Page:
Advocates to candidates: Find money for Connecticut’s transportation network

Former Transportation Strategy Board member Karen Burnaska and other advocates challenge gubernatorial candidates to focus on state's transportation needs.

CtMIrror file photo

Former Transportation Strategy Board member Karen Burnaska and other advocates challenge gubernatorial candidates to focus on state’s transportation needs.

Transportation advocates challenged Connecticut gubernatorial candidates to support increased funding to overhaul the state’s aging infrastructure – even if it likely means tax increases or tolls.

The coalition of nearly three dozen — including construction trades and businesses, seven chambers of commerce, the Connecticut Conference of Municipalities and numerous regional planning agencies – also challenged the candidates to participate this fall in a debate on transportation issues.

“Connecticut’s next governor has two choices: provide safe and efficient transportation, or allow our infrastructure to crumble,” Don Shubert, president of the Connecticut Construction Industries Association, said during a late morning press conference at Union Station in Hartford. “Maintaining the aging system of roads, bridges and rail lines in a state of good repair is critical for the safety and reliability of the system that the vast majority of the traveling public are using every day.”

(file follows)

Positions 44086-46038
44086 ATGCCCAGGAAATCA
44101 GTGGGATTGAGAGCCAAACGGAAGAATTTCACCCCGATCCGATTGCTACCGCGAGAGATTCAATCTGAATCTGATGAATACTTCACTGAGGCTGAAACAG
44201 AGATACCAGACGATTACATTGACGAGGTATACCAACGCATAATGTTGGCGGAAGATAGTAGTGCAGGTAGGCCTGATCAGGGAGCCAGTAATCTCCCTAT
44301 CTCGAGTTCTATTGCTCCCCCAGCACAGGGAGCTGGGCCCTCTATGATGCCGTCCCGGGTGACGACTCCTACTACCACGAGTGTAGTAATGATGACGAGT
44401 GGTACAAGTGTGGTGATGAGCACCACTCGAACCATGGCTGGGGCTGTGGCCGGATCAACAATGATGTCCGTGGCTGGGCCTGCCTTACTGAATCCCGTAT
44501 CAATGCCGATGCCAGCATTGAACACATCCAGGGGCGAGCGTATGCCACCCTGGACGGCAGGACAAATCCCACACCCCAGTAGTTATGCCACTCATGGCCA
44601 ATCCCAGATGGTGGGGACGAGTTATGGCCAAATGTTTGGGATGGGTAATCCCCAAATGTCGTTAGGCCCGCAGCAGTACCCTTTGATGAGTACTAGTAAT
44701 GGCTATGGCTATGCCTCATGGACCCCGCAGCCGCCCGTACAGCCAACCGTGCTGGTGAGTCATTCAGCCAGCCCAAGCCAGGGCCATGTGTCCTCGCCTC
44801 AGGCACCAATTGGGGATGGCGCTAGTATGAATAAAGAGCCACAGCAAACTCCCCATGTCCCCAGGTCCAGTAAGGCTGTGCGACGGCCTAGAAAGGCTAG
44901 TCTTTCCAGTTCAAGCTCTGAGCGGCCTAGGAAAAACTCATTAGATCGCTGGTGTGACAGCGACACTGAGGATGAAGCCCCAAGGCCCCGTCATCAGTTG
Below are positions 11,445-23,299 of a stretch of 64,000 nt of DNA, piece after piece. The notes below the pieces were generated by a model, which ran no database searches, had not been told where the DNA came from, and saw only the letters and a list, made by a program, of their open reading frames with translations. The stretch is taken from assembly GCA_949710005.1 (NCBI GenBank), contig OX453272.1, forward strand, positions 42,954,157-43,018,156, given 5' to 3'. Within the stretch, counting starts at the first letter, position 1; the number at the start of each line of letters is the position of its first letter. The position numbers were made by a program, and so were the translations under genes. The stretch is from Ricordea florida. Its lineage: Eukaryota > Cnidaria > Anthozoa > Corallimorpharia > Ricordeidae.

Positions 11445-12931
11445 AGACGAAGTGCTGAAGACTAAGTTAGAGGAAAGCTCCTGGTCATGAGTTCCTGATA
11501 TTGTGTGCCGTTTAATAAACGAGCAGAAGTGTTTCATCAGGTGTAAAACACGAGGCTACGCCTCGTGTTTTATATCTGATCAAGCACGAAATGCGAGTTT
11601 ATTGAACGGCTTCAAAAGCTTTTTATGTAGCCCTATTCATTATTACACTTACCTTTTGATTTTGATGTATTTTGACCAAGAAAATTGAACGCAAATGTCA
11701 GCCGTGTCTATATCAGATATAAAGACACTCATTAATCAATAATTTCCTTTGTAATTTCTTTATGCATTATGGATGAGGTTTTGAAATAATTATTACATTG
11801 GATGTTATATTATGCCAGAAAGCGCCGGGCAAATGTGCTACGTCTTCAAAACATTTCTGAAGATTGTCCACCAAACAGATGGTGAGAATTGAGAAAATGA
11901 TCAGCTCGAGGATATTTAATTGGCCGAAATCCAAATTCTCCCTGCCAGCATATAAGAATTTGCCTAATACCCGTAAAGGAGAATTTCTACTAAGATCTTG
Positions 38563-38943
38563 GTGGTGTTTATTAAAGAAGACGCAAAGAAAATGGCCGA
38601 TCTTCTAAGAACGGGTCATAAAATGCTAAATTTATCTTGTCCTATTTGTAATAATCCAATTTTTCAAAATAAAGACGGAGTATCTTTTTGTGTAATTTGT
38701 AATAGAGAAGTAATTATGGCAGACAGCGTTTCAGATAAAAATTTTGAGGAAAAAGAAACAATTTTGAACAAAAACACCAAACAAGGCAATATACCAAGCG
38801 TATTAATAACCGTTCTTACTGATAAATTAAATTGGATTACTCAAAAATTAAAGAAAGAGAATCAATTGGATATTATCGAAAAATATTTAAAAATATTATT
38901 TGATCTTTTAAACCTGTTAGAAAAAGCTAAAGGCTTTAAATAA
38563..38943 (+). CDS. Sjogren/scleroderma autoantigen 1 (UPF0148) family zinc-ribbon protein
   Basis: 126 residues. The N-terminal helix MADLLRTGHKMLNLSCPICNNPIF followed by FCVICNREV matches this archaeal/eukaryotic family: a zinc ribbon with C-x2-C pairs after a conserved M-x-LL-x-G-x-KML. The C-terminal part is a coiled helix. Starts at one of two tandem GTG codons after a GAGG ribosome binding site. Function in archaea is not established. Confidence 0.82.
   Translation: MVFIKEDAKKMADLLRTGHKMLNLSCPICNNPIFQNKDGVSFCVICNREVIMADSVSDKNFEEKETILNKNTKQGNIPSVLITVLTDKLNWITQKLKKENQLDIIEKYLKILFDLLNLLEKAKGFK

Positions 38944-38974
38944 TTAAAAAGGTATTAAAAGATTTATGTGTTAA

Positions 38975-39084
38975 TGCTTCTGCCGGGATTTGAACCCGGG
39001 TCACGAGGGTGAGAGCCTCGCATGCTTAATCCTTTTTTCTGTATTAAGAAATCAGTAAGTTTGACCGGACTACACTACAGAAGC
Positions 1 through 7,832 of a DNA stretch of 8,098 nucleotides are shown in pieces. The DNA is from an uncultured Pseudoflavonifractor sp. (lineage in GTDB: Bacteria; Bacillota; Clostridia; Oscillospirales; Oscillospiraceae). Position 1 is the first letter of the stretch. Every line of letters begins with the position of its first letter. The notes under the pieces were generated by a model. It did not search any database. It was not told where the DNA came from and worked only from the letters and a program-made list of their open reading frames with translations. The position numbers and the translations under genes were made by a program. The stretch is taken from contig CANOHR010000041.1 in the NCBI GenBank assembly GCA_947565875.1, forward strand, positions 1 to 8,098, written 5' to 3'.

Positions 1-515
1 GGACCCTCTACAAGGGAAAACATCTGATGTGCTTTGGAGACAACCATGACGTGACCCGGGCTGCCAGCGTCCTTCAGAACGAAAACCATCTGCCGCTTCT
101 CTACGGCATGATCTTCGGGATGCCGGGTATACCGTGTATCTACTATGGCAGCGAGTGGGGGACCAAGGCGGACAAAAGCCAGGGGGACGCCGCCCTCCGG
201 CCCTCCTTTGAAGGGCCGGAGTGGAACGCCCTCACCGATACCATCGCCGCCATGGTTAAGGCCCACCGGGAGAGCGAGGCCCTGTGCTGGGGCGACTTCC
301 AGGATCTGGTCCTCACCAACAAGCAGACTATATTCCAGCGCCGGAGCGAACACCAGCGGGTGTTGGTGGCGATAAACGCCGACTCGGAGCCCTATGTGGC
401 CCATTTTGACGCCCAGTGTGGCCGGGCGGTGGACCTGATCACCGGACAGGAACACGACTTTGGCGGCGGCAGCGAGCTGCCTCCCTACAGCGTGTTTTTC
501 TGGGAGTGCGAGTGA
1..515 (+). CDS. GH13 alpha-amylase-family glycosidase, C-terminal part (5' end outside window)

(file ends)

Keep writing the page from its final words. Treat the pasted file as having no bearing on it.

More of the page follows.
A number of signs point to a potential transportation crisis in Connecticut’s near future, advocates said:

  • The former state Transportation Strategy Board warned four years ago there is no apparent revenue to fund between $15 billion and $20 billion in needed long-term highway, bridge and rail repair and enhancements.
  • Both Gov. Dannel P. Malloy – a Democrat who took office in 2011 – and his Republican predecessor M. Jodi Rell – who served from mid-2004 through 2010 – worked with Democrat-controlled legislatures to raid transportation funds to close or avoid budget deficits.
  • Connecticut has nearly $3 billion in financing for transportation projects approved by the state Bond Commission – that nonetheless hasn’t been borrowed yet and spent on actual projects. That backlog is nearly double the pending amount from four years ago.
  • And despite a record-setting series of state gasoline tax hikes imposed in 2005-2007 and in 2013, Department of Transportation staffing is down about 8 percent since the increases began.